pintail1

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About pintail1

  • Rank
    Advanced Member

Profile Information

  • Gender
    Male
  • Location
    Rehoboth, Mass
  • Interests
    Blacksmithing (new); Cabinet making: Antique Tractors: Hit & Miss Engines: Engine Carts; Soap making; Woodstove cooking; Export Porcelain; Ivory Rules (Rulers): Interesting hats; Chelsea Clocks; farming; sustainable land management

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  1. Motor is a Dayton but I really didn't look at HP. It's ten miles from me so it is easy to return and take a look. Machine is very hardy but I can't find any info. on the web for Wyman. All comments, thoughts and user wisdom appreciated. For me this is a tool that can accomplish what my 1" belt sander can't; and I can justify $299 for my hobby (though my wife will curse me for taking even more room in the garage... or as she calls it the tool shed)
  2. Have the chance to pick up a Ryman Belt Grinder 2" X 40 something (??) (belts are available per sller) and works as it should. Wanted for knife making and other stock reduction projects. It's $299.- and is far less than any other 2" belt sander I've seen. It is set-up horizontal and also has arbor for adding wheel or buffer. (arbor has wire wheel in the photo). Runs at 3600 rpm. (I can modulate) Any advice. (This is a real heavy piece of machinery and very solid OEM table)
  3. Acquired an Atha ball pein hammer that look to be NOS: has paper Atha sticker on handle. New to smithing and have a rounding hammer, a few cross pein hammers, etc. and recently got some tongs (good deal cause I also sold spare Pexto 36" finger brake for a whole lot more than the tongs cost) Like the hammer, but is this a keeper or an ebayer (collectors seem to like this kind of thing): If I make a few bucks I can get something I need more. Thanks for the advice!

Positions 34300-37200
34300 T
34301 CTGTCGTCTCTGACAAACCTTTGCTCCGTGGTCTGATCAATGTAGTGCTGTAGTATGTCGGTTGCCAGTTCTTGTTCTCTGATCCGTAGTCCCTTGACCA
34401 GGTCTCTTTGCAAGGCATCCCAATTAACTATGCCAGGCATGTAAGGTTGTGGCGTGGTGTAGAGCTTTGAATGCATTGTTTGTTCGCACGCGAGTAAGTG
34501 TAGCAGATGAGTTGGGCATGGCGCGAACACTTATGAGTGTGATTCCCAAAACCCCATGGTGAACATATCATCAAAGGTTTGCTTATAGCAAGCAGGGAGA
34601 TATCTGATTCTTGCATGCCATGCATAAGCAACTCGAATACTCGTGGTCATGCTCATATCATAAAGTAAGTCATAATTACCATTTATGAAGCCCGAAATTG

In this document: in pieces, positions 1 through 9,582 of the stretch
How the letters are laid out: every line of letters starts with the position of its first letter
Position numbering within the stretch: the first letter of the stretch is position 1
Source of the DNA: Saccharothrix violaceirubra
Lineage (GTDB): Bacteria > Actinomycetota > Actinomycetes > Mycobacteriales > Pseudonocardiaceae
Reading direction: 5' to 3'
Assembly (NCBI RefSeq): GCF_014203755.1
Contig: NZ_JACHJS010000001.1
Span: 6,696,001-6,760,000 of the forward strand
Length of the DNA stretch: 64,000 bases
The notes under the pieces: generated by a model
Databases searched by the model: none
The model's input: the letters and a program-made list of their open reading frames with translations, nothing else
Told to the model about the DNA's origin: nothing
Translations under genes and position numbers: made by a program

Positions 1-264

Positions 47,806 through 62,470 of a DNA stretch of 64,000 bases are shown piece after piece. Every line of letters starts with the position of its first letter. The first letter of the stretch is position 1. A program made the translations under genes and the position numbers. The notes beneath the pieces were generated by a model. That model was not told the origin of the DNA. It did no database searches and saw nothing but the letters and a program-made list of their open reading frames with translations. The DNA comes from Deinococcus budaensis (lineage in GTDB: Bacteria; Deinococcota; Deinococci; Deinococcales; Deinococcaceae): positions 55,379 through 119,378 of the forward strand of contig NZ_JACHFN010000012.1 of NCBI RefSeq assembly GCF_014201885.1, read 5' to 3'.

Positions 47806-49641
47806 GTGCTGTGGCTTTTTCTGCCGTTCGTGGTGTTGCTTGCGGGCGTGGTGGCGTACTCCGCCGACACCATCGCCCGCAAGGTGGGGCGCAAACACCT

4. I cut the taper on my table saw (nothing fancy) with a tapering jig I made in about 10 minutes: Have photo of q jig (mine not so fancy) and schematic of stand attached. Stand Diagram.tiff
  5. Put together and anvil stand over the past few days (anvil is peter wright) and also forged my first metal: heated metal in my woodstove (Tough to get a good hat but I managed). It felt great. We are starting to thaw (Northeast) and in the next several weeks I hope to get the forge (Centaur) operating.
  6. They look very "elegant"; like they might be French or something.
  7. Haven't fired it up: the weather in the Northeast has been very uncooperative. Not sure on the power, have been spending all my time clearing snow, going to work, and finishing an addition (where the forge will live). So have not looked that carefully. I wrote to Centaur and they provided me a brochure page showing the forge; I have attached. They had no other info. How is it to work with? Centaur Forge.tiff
  8. pintail1

    Hammer